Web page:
Collective Bargaining Gets Underway
I was present for most of this morning’s session, the first main round of collective bargaining. It was a professional and respectful exchange in which United Academics (UA) presented a first round of proposals and the administration responded with requests for clarification and one or two talking points. Nothing of substance was agreed on but some philosophical positions were staked out. In negotiations like this, one person does all the talking for each side. Today it was (and will likely continue to be) Michael Mauer of the AAUP for United Academics, and Sharon Rudnick with the Eugene law firm HLGR speaking for the UO administration.
Mauer’s opening remarks focused on the need for improved working conditions, institutional transparency, job stability, professional respect, and enhancing the voice of faculty at the UO. The goal of negotiations is not to create a new set of rules for the University, but to keep things that work and change things that need to be changed, thereby improving the university. He said that the contract proposal will recognize substantial differences between different disciplines and departments; some proposals will be across the board and others will vary by discipline and department. The focus of today’s session was on “non-economic” proposals, those that do not bear directly on salaries and wages. The central two goals of these “non-economic” proposals are (as I was able to capture them) to: (1) enhance stability through improved job security, and (2) improve opportunities for career advancement, especially for NTTF who do not have a well defined career path at the UO. I was impressed with Mauer’s articulate and well-reasoned presentation of the main themes to be presented in contract negotiations.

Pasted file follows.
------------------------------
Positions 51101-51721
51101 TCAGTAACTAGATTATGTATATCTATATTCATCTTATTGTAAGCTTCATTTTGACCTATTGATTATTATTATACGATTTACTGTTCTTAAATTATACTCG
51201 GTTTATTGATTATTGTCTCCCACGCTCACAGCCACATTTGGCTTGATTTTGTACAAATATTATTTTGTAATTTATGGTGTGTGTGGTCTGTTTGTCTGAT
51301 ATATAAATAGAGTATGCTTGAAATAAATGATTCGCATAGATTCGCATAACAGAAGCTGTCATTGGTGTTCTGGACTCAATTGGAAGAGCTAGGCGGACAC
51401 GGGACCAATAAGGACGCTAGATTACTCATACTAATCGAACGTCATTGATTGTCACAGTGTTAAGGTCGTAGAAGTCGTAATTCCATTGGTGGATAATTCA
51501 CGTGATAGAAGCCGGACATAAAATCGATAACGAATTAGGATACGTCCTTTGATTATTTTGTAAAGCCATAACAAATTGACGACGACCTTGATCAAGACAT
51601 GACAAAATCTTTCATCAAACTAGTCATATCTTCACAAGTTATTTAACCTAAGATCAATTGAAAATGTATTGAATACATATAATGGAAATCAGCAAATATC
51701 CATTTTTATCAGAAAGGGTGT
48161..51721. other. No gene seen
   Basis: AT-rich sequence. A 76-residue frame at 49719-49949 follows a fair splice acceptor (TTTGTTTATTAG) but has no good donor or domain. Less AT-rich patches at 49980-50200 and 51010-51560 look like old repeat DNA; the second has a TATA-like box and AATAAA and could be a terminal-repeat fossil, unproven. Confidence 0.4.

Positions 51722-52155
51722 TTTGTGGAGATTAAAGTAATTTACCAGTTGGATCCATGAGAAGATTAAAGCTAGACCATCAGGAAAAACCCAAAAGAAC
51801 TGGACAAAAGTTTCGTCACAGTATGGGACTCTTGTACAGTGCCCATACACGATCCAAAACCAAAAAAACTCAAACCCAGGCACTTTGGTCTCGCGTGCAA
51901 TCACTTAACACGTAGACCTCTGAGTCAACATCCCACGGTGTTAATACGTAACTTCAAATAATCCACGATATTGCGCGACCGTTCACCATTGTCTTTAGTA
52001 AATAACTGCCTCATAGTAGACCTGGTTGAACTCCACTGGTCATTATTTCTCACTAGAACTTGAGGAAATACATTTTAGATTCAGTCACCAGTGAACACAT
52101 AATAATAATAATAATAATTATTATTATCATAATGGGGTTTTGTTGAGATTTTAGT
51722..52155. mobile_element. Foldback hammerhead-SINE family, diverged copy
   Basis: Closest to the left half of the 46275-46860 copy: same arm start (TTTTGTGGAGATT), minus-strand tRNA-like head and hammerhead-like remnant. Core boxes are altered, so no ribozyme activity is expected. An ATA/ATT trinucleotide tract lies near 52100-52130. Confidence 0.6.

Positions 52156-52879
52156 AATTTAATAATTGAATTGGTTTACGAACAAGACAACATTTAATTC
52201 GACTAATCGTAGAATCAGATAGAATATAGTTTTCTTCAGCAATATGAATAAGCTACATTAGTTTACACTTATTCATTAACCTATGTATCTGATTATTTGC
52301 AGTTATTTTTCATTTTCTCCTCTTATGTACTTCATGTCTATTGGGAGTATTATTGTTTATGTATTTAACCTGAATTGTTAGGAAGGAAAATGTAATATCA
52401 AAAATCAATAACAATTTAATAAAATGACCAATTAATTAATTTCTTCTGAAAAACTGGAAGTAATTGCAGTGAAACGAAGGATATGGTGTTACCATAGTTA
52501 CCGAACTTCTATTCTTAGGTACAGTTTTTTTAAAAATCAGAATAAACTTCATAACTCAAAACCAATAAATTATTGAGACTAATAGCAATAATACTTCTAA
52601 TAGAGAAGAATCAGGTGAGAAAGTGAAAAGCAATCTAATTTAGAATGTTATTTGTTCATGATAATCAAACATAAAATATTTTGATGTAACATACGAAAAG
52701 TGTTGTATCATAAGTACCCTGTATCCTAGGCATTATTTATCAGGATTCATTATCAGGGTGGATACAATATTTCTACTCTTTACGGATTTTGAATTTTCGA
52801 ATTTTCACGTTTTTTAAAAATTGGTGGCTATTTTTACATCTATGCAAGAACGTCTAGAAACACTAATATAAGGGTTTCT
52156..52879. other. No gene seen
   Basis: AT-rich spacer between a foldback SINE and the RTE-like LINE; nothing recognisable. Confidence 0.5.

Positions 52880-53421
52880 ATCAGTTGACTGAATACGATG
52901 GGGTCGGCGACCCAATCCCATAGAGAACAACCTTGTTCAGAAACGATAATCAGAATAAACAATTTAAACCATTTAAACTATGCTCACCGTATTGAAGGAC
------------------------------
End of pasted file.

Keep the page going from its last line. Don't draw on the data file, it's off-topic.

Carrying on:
Many of the above points reflect admirable aspirations that are welcomed by all, including the union skeptics here at this forum. We expect interesting discussions to develop around issues such as shared governance (what is the role of the union?), academic rank, promotion and tenure policies, application of past practices, composition of the bargaining unit, contracts, salaries, and much more. Stay tuned for more in the next week or so, and look for text of the UA proposals at their website, here.